Does anyone seriously believe his “cock and bull” story that he jumped in his car to go for a late evening drive, realized he was impaired and turned around? He was going to or coming from a place certain, but because he’s a good guy this egregious breach in behavior by the normally sober and hard-working senator has been allowed to fade away.

The point is that despite some great “openings” that could be exploited by the Democrats, they will not be able to do so because of one simple but very basic political truism: you have to have somebody to beat somebody. And the Democrats in Idaho today have virtually nobody that’s really ready and prepared to step up and offer themselves as a credible alternative.

Oh, there are a few “wanna be’s,” but the hard truth is that if one wants to campaign seriously for a major statewide office he or she should have been out in the field long ago building support both in terms of supporters and funding. Idaho is still largely a “retail” state in politics, has opposed to coastal states like Oregon, Washington, and California – states with such large populations that people only see their office holders through the “wholesale” medium of television. In Idaho, people expect to and do see their officeholders in person. This form of retail politics takes time and requires building and nurturing many key relationships.

Rumor has it that Boise school board member and current chair A.J. Bulakoff will be the Democratic candidate for governor. He may be a quality person, a genuine philanthropist and one dedicated to the importance of education, but he doesn’t stand a snowball’s chance because he is starting way too late.

Why be a sacrificial lamb? Why bother?

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July 3rd marks the 123rd anniversary of Idaho’s admittance into the union of states we call the United States. A 43rd star went onto America’s flag. Across Idaho this year, though, the focus has been primarily upon the 150th anniversary of the creation of Idaho as a territory within the union.

Nothing wrong with that as long as Idahoans, as they prepare for the 4th of July festivities, also take a moment to reflect on the great state we are privileged to inhabit and to offer thanks as the state’s birthday is duly noted.

Some accuse me of being almost snobbish in the pride I take in being a native born Idahoan. Whenever I re-enter Idaho upon returning from a journey to a neighboring state or a foreign land, to the embarrassment of those with me, I sing loudly and often off-key (I’m told I’m tone deaf), the State song, “Hear We Have Idaho.”

During the recent book promotion tour Randy Stapilus and I took around the Gem state we were the program at the Twin Falls Rotary. Can’t begin to tell you how pleased I was that the Twin Falls Rotary still has as a standard part of its program the singing of the state song.

The following day when we were introduced as guests at the Pocatello Rotary I could not help contrasting the failure of the Pocatello Rotary to sing the state song. It’s a tradition one hopes all service clubs around Idaho will maintain.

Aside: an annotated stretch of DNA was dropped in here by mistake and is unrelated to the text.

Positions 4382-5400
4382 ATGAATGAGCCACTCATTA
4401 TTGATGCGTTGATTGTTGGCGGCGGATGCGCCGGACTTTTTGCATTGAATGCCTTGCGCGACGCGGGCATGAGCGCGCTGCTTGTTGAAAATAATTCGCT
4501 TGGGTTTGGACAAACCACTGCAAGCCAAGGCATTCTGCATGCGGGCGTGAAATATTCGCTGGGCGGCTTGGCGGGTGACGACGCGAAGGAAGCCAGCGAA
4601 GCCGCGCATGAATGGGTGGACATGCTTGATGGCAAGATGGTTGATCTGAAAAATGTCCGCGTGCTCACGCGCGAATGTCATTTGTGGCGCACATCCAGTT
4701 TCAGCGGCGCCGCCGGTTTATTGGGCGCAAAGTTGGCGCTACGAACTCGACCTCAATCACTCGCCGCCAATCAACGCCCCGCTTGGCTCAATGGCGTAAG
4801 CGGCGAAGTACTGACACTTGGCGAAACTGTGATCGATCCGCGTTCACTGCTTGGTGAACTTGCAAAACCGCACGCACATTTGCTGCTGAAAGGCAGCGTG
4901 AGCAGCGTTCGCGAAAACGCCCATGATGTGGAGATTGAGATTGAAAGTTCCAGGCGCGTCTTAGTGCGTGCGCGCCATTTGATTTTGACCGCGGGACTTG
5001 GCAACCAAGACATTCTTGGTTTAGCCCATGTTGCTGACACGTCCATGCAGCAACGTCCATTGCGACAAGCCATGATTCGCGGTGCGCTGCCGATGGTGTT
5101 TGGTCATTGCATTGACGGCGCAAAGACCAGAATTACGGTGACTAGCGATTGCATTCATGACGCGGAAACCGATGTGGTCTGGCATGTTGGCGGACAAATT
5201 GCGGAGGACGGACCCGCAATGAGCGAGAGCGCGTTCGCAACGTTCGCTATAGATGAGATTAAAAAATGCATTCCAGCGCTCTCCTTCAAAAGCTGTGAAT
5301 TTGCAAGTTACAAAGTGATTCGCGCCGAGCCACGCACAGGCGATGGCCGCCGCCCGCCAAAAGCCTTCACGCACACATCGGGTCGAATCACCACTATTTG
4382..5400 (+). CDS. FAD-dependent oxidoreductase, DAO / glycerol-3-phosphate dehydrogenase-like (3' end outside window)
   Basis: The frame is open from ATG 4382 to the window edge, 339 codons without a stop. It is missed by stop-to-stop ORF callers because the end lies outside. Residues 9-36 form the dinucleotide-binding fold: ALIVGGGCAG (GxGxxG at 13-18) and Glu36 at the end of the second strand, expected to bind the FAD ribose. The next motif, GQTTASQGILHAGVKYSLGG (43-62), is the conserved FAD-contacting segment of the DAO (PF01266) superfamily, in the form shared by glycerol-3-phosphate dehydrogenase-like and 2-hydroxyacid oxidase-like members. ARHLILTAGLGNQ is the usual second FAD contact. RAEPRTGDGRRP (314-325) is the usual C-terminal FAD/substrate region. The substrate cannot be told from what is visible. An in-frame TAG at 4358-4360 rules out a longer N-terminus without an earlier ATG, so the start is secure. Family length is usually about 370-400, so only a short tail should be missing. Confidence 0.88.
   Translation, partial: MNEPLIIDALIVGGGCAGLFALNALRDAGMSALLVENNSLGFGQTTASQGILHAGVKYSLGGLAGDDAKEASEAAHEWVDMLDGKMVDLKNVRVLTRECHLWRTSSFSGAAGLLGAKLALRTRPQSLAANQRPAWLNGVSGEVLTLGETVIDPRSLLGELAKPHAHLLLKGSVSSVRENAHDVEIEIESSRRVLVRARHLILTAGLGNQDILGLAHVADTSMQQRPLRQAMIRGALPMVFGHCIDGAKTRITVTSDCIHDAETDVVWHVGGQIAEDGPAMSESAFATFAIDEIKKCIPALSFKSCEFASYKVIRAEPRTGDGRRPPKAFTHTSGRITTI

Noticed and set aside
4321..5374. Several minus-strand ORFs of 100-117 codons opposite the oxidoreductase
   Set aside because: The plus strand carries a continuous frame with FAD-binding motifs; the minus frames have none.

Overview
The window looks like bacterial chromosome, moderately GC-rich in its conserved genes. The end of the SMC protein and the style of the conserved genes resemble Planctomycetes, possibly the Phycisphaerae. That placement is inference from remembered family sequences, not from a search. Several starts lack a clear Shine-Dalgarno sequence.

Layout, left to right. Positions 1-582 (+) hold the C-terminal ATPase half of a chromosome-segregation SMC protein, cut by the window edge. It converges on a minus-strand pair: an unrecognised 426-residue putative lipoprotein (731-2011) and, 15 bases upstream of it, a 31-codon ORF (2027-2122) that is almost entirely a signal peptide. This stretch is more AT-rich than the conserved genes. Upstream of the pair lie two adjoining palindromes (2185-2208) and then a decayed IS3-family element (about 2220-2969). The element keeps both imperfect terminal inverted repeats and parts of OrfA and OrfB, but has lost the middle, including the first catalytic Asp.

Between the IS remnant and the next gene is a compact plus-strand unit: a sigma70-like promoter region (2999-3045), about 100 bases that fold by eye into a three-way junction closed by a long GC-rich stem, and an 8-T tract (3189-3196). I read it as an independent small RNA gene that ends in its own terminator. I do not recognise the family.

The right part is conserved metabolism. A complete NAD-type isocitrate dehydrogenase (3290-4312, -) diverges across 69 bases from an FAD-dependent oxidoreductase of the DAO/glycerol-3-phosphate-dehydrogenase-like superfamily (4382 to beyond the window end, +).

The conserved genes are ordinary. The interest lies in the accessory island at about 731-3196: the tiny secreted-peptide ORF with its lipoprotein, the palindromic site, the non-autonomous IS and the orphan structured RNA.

Thinking about Idaho’s sesquintennial celebration of territorial status led to memories of Idaho’s wonderful statehood centennial celebration in 1990. Extremely well organized by a commission headed by Wallace businessman Harry F. Magnuson, with Marty Peterson serving as the executive director to oversee the almost flawless implementation of various local celebrations at the county level, Idahoans everywhere radiated pride.

Like many families, the Briggs clan (originally from Twin Falls, Gooding and Pocatello) held a family reunion in Garden Valley coincidental with the concluding celebratory activities of the Centennial and we watched the grand finale on television from Boise’s Bronco Stadium where a full house crowd of 35,000 people roared their approval as a certain tall, bald-headed governor, doffed his Stetson in a sweeping salute to the people of this great state.

Then I came across an old yellowing copy of a wonderful tabloid newspaper put together by Idaho’s weekly and daily newspapers in 1976 as a salute to the nation’s bicentennial. Printed by the Twin Falls Times-News (Wiley Dodds was the production manager and Bill Howard was the project’s business manager), it had items of historical significance and short biographies on various Idahoans who had achieved success in a number of endeavors over the years.

The project was spearheaded by Hope Kading, then chair of the Idaho Parks Foundation and a member of the Idaho Bicentennial Commission. The list of contributors from Idaho’s newspaper industry reads like a “Who’s Who” of leading journalists over the years: John Corlett, Jerry Gilliland and Jim Poore of the Idaho Statesman; Dick High, Dave Horsman, Bart Quesnell and George Wiley of the Times-News; Butch Alford and Jay Shelledy of The Lewiston Tribune; Dave Morrissey of the Idaho State Journal; Ted Stanton and David Johnson of the Daily Idahoanian.

Television and radio contributions came from luminaries like Mindy Cameron, Paul J. Schneider, Vern Nelson, and Jean Hochstrasser. Other contributions came from state agency public information officers, as well as folks like Arthur Hart and Judith Austin at the State Historical Society and Idaho history buffs like Louise Shadduck, then representing Idaho’s timber industry.

The publication is chock full of information that reminds one that it is Idaho’s people as well as the unique state we inhabit that exist in a combination found nowhere else.